Japanese cows suspected of having mad cow disease

Forty-five cows at a farm in northern Japan are suspected of having mad cow disease and will be destroyed, officials said Thursday.

A cow that died at the farm on the northern island of Hokkaido was confirmed on Jan. 24 to be Japan's 22nd case of the disease. It was not raised for food and posed no danger to the country's beef supply, officials said.

Following that death, the Hokkaido government banned the farm from moving any of its 432 cows, Hokkaido prefectural (state) official Osamu Terada said.

On Thursday, Hokkaido officials determined that 43 adult cows and two calves at the farm are suspected of having mad cow disease and will be incinerated, the prefecture said in a statement. The two calves were born from the cow that died earlier.

The dead cow was found to have been fed with meat-and-bone meal _ the first known use of such feed in Japan since it was banned in 2001, Terada said.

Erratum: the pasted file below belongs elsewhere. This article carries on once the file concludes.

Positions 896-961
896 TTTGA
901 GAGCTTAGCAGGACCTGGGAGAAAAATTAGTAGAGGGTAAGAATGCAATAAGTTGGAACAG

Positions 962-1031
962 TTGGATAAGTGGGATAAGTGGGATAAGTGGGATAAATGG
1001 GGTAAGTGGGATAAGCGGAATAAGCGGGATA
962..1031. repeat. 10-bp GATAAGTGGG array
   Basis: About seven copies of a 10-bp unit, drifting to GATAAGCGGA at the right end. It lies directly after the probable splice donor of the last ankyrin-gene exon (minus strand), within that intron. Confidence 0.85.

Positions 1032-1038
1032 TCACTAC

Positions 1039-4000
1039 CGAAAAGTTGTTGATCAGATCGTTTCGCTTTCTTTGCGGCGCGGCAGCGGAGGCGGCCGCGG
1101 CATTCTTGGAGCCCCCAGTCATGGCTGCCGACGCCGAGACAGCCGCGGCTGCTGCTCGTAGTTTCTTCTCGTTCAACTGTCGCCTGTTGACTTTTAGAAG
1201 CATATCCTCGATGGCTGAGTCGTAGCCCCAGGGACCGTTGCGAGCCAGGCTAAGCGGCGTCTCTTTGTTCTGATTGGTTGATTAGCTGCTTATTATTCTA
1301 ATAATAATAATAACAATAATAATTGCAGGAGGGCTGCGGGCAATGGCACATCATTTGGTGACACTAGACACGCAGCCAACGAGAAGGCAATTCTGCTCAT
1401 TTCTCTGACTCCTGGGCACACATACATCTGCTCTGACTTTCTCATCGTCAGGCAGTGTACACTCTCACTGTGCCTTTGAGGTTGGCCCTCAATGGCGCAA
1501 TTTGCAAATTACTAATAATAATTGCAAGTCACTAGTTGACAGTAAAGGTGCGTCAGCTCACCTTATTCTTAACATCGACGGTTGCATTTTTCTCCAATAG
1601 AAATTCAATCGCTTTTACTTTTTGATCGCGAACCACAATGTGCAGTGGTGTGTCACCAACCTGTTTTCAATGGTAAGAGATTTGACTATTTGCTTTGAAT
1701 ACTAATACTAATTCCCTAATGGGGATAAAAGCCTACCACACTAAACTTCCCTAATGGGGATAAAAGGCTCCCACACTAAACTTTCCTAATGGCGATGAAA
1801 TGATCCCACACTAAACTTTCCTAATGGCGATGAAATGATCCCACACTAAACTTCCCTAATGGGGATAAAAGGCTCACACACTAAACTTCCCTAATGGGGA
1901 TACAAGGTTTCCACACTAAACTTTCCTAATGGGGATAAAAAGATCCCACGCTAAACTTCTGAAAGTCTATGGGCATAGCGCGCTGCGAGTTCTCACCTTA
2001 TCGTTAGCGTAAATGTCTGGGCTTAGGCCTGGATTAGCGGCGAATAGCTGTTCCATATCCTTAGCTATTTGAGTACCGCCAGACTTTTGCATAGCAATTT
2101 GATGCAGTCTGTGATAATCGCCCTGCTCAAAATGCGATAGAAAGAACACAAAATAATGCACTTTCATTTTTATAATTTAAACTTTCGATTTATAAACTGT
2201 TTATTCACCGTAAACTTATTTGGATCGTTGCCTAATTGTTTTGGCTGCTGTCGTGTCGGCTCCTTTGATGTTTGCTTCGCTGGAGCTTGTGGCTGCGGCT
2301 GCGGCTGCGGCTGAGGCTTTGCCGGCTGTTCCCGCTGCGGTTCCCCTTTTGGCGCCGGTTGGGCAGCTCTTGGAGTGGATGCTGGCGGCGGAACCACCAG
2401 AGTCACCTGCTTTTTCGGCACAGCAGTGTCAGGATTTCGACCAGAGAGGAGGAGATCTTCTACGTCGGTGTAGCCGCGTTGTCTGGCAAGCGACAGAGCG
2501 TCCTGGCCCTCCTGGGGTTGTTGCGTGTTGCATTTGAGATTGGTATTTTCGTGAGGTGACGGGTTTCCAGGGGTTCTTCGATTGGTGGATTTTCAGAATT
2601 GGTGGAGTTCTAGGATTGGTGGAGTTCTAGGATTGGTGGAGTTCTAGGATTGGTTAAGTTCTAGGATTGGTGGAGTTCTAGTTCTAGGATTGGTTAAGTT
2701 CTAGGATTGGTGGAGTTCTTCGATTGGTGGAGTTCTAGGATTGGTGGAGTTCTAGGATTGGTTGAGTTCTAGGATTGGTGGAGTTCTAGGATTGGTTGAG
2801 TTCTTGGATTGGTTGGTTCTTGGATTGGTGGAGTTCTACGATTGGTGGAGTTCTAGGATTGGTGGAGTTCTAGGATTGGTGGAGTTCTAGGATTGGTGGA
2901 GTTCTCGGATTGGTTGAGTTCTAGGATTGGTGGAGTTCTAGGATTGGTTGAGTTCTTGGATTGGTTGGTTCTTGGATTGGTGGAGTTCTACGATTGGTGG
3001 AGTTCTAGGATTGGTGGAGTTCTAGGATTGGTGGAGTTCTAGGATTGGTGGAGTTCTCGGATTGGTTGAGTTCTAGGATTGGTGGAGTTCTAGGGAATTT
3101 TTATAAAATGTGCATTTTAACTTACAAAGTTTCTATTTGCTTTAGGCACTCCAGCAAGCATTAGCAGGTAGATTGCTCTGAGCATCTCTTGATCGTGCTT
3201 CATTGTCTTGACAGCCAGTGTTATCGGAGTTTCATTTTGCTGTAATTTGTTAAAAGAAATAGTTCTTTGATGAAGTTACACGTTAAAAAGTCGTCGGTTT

Officials were investigating how the meal came to be used for the cow, which died on Jan. 20, he said.

After confirming its first case of mad cow disease in 2001, Japan began testing every domestically slaughtered cow entering the market and banned the use of meat-and-bone meal made from ruminant animal parts because of the possibility that they could transmit the disease.

Japan halted all imports of U.S. beef last month after discovering backbones in a shipment of American veal. The bones are deemed to be at risk of mad cow disease and are banned under a deal that reopened the Japanese market to U.S. beef in December.

The recent import halt was a harsh turnaround for the U.S. beef business in Japan. Tokyo banned American beef in December 2003 after the first U.S. case of mad cow disease, and lifted the embargo only in December last year, reports the AP.

I.L.